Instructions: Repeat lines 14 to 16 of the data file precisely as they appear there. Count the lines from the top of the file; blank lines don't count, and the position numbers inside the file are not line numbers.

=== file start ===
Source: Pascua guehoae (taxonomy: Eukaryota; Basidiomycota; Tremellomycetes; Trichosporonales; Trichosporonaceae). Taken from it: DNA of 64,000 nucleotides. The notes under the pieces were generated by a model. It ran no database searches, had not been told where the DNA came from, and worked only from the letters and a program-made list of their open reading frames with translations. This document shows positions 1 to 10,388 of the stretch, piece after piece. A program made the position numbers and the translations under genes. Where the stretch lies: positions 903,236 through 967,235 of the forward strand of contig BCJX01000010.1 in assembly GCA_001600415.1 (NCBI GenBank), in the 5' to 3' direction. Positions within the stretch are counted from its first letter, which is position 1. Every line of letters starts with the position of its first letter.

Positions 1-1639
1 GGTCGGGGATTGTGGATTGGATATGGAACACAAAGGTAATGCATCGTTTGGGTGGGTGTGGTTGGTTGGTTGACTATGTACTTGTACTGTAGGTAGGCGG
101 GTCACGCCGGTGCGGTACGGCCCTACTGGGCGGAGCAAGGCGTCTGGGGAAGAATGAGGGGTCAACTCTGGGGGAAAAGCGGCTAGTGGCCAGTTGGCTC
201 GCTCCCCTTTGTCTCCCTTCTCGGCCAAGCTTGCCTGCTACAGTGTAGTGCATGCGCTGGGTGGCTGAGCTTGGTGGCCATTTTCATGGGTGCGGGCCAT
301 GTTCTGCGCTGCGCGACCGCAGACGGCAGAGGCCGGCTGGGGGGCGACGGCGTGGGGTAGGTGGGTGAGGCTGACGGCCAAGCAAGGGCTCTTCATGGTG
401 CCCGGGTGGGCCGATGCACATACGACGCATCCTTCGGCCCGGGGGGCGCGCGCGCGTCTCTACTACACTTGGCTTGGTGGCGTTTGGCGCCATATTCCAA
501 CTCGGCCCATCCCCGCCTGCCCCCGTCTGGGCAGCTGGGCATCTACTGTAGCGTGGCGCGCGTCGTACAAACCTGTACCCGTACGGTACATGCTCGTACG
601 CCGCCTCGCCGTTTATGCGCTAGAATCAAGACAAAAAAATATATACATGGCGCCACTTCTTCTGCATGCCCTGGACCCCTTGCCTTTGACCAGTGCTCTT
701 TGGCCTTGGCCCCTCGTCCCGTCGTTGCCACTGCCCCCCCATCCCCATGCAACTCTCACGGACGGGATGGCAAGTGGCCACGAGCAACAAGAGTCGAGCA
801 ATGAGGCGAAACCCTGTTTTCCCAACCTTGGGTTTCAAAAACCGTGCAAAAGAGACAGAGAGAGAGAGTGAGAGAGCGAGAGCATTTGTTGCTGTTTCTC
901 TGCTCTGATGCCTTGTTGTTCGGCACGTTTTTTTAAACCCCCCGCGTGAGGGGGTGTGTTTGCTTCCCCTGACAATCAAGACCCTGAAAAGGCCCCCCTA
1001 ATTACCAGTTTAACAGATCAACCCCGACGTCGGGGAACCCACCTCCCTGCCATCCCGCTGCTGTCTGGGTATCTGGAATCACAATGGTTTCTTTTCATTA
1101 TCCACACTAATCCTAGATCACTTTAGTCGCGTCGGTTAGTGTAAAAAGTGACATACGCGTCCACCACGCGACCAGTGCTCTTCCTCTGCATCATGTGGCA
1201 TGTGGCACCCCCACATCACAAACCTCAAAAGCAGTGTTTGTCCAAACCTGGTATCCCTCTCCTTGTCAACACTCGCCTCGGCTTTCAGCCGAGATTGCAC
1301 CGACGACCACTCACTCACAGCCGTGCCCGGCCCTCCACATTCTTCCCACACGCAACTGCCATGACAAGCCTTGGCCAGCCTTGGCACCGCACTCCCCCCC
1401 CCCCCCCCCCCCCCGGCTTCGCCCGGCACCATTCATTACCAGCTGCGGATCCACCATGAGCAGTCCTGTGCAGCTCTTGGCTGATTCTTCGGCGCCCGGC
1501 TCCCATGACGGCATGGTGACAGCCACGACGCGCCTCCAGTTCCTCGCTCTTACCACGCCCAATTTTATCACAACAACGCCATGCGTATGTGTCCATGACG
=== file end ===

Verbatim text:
1101 TCCACACTAATCCTAGATCACTTTAGTCGCGTCGGTTAGTGTAAAAAGTGACATACGCGTCCACCACGCGACCAGTGCTCTTCCTCTGCATCATGTGGCA
1201 TGTGGCACCCCCACATCACAAACCTCAAAAGCAGTGTTTGTCCAAACCTGGTATCCCTCTCCTTGTCAACACTCGCCTCGGCTTTCAGCCGAGATTGCAC
1301 CGACGACCACTCACTCACAGCCGTGCCCGGCCCTCCACATTCTTCCCACACGCAACTGCCATGACAAGCCTTGGCCAGCCTTGGCACCGCACTCCCCCCC